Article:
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By Geoffrey Taylor, MA, Hemp Contributor, Valley Ag Voice

Geoffrey Taylor
Geoffrey Taylor, MA

As growers, operators and entrepreneurs in the cannabis and hemp space have experienced immense change over the course of 2020, the new year holds immense uncertainty but presents the potential for a stronger economic outlook for those who are holding tight in a rapidly shifting legal and regulatory environment.

Recent developments across the country have cannabis and hemp industry operators excited for the prospects of a streamlined and clearer path to fully compliant and legal operations. Though 2020 has presented significant economic challenges to many in the hemp industry from growers to processors, the cannabis industry was deemed an essential industry in California and many other legal states and has grown immensely over 2020.

Potentially the biggest development in December was the passage of the MORE Act, or The Marijuana Opportunity, Reinvestment, and Expungement Act (HR 3884 / S. 2227), as a bipartisan effort in the House of Representatives. The Act seeks to remove cannabis from the Controlled Substances Act, allow for university level research into cannabis, create a 5 percent nationwide taxation on cannabis products, and provide cannabis businesses with better access to banking, insurance and credit card processing abilities.

Florida Republican Rep. Matt Gaetz (R-FL) was a co-sponsor of the bill and publicly noted “I’m also deeply troubled that the current policy the federal government inhibits research into cannabis, research that could unlock cures and help people live better lives. My republican colleagues today will make a number of arguments against this bill, but those arguments are overwhelmingly losing with the American people,” according to a December 2020 article from The Hill.

Even if the MORE Act does not pass the Senate, it has the potential to spark a larger conversation about cannabis and hemp as drivers of economic growth in states that have legal marketplaces.

“With the recent changes in the legal status of cannabis in states across the US, it can definitely benefit hemp producers if regulations continue to ease on maximum THC levels in hemp crops,” said Travis Copeland, owner of Unico Ag Services. “But with hemp, the genetics have stabilized substantially since the roll out of the Farm Bill and most crops shouldn’t exceed any current or future maximum levels for THC content in CBD hemp.”

Another major development for hemp producers across California and beyond was a recent United States Food and Drug Administration, or FDA, Research Conference on Cannabinoids which brought leading hemp CBD experts together digitally to acknowledge the many gaps in research on cannabinoids, specifically CBD, and brought many new questions regarding the efficacy of CBD for a variety of health conditions, potential therapeutic treatments along with recreational uses.

According to a November 30 article from Hemp News Daily, much of the current research is being driven by consumer demand for safety and consistency in labeling of CBD products and states that, “Government agencies are funding numerous projects focused on cannabidiol, THC and minor cannabinoids, seeking to understand how they work when used together and with conventional drugs.”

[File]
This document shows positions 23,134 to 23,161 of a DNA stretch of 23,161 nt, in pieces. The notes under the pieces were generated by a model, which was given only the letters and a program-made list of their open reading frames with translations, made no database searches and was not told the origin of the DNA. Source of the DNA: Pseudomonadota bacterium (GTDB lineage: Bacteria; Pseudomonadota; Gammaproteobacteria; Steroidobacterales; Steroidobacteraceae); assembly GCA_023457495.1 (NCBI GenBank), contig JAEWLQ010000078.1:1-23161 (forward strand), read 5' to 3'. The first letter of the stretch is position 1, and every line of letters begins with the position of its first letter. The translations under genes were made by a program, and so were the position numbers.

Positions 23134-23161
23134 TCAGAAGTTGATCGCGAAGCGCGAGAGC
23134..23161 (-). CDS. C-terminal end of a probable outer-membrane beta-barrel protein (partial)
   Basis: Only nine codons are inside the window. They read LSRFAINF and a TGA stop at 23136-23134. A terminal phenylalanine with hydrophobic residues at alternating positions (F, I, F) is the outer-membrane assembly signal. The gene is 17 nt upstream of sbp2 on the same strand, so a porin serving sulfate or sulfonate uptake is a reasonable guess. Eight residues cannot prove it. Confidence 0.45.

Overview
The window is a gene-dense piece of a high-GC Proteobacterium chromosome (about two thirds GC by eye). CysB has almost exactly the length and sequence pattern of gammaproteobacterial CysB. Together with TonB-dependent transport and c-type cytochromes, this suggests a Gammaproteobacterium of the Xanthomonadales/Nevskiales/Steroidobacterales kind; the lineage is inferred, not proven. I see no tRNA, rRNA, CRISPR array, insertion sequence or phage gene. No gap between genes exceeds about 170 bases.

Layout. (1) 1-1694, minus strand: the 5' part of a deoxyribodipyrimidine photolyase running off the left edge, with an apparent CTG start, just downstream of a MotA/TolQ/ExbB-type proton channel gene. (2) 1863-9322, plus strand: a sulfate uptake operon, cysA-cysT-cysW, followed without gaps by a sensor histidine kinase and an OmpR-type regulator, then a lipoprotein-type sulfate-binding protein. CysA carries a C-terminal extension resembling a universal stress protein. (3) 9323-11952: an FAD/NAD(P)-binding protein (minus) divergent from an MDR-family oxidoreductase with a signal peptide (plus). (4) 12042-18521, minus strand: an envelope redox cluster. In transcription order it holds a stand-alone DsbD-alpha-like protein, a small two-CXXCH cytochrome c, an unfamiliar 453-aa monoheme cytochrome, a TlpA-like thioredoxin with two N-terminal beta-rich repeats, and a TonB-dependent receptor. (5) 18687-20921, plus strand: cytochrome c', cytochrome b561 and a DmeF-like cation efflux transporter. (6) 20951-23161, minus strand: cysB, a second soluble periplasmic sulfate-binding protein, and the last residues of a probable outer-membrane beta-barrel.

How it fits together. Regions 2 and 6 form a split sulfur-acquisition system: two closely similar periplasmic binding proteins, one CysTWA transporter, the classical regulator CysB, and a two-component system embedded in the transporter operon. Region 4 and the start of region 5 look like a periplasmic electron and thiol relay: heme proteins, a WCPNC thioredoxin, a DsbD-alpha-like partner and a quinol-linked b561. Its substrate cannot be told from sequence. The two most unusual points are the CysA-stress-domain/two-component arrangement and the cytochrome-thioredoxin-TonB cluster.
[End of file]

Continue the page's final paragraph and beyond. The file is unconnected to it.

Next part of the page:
“High CBD hemp crops should almost never exceed the current THC limits in the 2018 Farm Bill,” said Copeland. “But the role of CBD in hemp is critical because it exists in such high concentrations but in combination with other cannabinoids which might be of research value to identify their benefits.”

With all the recent changes across California and the nation, five more states across the country have legalized cannabis for medical or recreational purposes, or both. Since California legalized cannabis in 2016, this recent wave of states includes Arizona, Mississippi, Montana, South Dakota and New Jersey, where cannabis can now be accessible to adults over the age of 21. As of the time of publication, approximately 15 states allow for recreational adult use of cannabis and 36 more states allow for the medical use of cannabis. Over two-thirds of American states have cannabis laws allowing adults to use and possess the plant in varying contexts depending upon the laws of their respective state.

“Legalization only helps to ground the hemp industry even more and allow for both hemp and cannabis farmers to collaborate in more research on the plant with highly respected universities across America,” said Copeland. “It’s important to keep in mind that we have to chart the right path as a country toward legalization and toward the research side of better understanding how these plants can benefit people.”

Moving forward into 2021 allows cannabis and hemp business operators to anticipate even more change as they grow and shift their businesses to adapt. With more legislative and regulatory changes anticipated not only at the county level, but at the state and federal level, hemp and cannabis operators have to pay attention to the ever-shifting tides of these industries.

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